Bay 'smart' buoys scuttled by Obama

The Chesapeake Bay'slong-suffering "smart" buoys, which have come back after being shot up and hit by boats and ships, now face perhaps their most serious threat yet - the budget knife.

President Obama's spending plan for fiscal 2013 proposes cutting the $300,000 to keep the fleet of 10 buoys afloat in the bay, where they monitor water quality, weather conditions and serve as guides for the Captain John Smith Chesapeake National Historic Trail.


The elimination of funding for the Chesapeake Bay Interpretive Buoy System is just the most visible of the deep cuts planned in the National Oceanic and Atmospheric Administration's Chesapeake Bay efforts.

Overall, the Annapolis NOAA office is proposed to receive $3.4 million in the coming year, down from this year's funding allocation of $5.1 million and less than half the $7.1 million the office received the year before.


Funds for oyster restoration work, fisheries research and to support environmental education also are targeted for reductions or elimination in the NOAA budget.

The proposed bay-related cuts in NOAA's budget stand in contrast to increases proposed in the Environmental Protection Agency's bay program and in other federal agencies - though environmentalists point out cuts are also proposed in water and sewer funding and in agricultural conservation programs that could affect the bay cleanup effort.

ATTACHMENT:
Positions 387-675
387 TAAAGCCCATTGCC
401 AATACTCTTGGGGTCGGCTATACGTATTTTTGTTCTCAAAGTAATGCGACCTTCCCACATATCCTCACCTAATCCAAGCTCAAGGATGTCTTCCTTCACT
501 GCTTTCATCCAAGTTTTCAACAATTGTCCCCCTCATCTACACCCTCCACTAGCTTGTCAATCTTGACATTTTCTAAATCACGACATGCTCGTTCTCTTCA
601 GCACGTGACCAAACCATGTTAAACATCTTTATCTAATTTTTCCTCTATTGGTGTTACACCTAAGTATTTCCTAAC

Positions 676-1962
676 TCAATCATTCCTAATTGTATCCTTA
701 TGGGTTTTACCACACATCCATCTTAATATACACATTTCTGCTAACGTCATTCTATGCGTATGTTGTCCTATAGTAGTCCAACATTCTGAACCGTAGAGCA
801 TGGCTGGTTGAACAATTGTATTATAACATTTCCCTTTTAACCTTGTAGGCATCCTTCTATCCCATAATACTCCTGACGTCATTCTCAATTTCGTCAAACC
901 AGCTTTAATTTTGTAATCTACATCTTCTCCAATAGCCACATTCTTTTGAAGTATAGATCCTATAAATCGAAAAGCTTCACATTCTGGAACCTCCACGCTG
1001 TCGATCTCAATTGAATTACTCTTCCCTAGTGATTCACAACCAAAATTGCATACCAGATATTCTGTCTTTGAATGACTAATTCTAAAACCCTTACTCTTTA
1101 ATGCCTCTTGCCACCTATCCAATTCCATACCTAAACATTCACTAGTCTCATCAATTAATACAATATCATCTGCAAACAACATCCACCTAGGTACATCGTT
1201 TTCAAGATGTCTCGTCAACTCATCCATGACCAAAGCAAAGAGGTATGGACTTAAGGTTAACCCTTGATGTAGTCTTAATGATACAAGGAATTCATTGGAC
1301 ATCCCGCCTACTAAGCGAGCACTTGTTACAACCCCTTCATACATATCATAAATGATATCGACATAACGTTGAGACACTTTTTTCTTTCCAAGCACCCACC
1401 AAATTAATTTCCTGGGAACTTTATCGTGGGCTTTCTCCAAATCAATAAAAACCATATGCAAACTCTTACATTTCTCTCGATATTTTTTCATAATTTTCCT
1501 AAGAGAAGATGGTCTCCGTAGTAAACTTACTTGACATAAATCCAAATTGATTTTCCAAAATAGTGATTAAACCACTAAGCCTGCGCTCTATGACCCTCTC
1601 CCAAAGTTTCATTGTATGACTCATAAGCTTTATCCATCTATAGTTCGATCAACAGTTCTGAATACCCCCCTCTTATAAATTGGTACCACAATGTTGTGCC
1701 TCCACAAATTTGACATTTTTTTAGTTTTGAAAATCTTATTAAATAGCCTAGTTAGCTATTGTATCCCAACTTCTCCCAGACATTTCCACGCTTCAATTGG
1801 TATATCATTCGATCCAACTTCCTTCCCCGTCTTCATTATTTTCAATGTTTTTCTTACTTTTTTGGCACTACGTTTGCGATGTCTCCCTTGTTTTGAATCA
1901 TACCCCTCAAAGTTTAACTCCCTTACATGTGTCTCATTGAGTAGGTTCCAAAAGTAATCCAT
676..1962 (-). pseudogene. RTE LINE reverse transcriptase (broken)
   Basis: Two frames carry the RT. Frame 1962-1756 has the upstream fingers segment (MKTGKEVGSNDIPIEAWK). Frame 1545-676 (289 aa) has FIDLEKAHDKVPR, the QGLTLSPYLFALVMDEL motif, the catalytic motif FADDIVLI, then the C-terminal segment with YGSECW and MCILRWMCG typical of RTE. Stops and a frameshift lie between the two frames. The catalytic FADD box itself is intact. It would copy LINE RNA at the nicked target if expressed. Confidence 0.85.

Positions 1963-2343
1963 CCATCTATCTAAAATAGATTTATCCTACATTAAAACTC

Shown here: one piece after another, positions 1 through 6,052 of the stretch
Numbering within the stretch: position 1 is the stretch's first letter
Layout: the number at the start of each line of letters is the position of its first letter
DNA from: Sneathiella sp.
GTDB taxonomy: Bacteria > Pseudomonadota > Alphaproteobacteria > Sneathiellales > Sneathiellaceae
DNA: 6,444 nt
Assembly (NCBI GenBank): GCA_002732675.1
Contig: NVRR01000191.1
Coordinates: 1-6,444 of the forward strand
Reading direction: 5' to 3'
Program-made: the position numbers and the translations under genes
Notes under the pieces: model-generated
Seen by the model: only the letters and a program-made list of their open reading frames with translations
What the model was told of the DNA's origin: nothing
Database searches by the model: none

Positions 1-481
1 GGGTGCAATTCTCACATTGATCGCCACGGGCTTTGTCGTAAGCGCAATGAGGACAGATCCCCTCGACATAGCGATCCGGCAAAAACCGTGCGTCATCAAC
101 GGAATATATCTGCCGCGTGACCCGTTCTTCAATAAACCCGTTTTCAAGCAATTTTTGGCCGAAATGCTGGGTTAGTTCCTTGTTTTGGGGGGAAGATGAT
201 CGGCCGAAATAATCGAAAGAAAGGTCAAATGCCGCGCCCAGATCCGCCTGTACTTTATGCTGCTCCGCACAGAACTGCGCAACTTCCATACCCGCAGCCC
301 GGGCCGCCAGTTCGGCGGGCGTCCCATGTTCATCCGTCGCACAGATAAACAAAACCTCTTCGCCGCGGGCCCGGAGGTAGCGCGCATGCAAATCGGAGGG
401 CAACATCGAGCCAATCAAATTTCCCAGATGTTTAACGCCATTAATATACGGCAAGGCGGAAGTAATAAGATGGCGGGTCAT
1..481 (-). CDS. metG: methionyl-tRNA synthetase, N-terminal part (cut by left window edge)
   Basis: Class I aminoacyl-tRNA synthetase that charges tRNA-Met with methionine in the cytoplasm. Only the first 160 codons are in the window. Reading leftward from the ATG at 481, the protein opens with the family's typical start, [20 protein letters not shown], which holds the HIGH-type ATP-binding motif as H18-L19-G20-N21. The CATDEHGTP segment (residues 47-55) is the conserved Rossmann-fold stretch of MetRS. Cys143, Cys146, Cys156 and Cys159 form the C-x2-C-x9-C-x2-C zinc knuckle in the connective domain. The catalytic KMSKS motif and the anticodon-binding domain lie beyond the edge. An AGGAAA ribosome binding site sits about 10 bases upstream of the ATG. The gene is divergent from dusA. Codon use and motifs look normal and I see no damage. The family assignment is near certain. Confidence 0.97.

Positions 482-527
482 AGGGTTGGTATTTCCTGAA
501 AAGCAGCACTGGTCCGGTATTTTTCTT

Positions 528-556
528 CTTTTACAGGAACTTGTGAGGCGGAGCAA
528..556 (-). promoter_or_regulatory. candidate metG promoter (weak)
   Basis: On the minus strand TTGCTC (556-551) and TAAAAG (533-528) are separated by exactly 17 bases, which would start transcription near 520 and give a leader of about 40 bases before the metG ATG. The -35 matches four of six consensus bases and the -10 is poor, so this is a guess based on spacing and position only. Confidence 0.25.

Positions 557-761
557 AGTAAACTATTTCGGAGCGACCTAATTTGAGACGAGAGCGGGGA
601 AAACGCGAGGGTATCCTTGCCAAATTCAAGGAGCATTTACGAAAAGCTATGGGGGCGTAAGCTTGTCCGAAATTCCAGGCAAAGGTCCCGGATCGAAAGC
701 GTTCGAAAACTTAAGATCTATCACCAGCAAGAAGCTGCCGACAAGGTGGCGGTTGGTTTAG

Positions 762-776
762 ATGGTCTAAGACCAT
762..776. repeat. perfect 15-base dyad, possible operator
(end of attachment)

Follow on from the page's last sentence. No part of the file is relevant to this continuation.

Peyton Robertson, director of the NOAA bay office, said the buoys will have to be decommissioned unless other agencies or organizations step up to pay for maintaining them.

Since first installed five years ago, the buoys have provided real-time measurements of water quality, winds and waves.

They're "really kind of the sentinel for what's happening in the mainstem of the bay," Robertson said.  In addition to helping scientists monitoring the bay's health, they assist the National Weather Service with its marine forecasts, and deliver pre-recorded messages about the bay's history for John Smith trail users.  The buoy in the James River in Virginia also has been rigged to detect tagged migratory fish, notably the endangered Atlantic sturgeon that still appear to be spawning there.

The buoys have had to endure past insults.  The one at the mouth of the Patapsco River near Baltimore had to be replaced after it got shot up, and it and at least one other have been struck by boats or larger vessels.

Besides the buoys, the president's budget proposes trimming NOAA funds to support fisheries research from $2.5 million $1.5 million to $420,000.  In the past year, NOAA has underwritten research on the status of the bay's native oyster population and on the impact to other fish of the introduction of blue catfish in the bay.  Robertson said he hoped to be able to continue funding the oyster assessment, as the bivalves are considered by many a keystone bay species. (Corrected)

The NOAA office, however, is slated to lose funding to support oyster restoration projects.  The federal agency provided $1.2 million to the state Department of Natural Resources last year, Robertson said, and in years past has funneled as much as $4 million into creation and enhancement of oyster sanctuaries in Maryland waters.

Finally, the budget proposes cutting funds for NOAA's environmental education grants, which could spell the end to bay-related work with schools in Annapolis and Virginia Beach.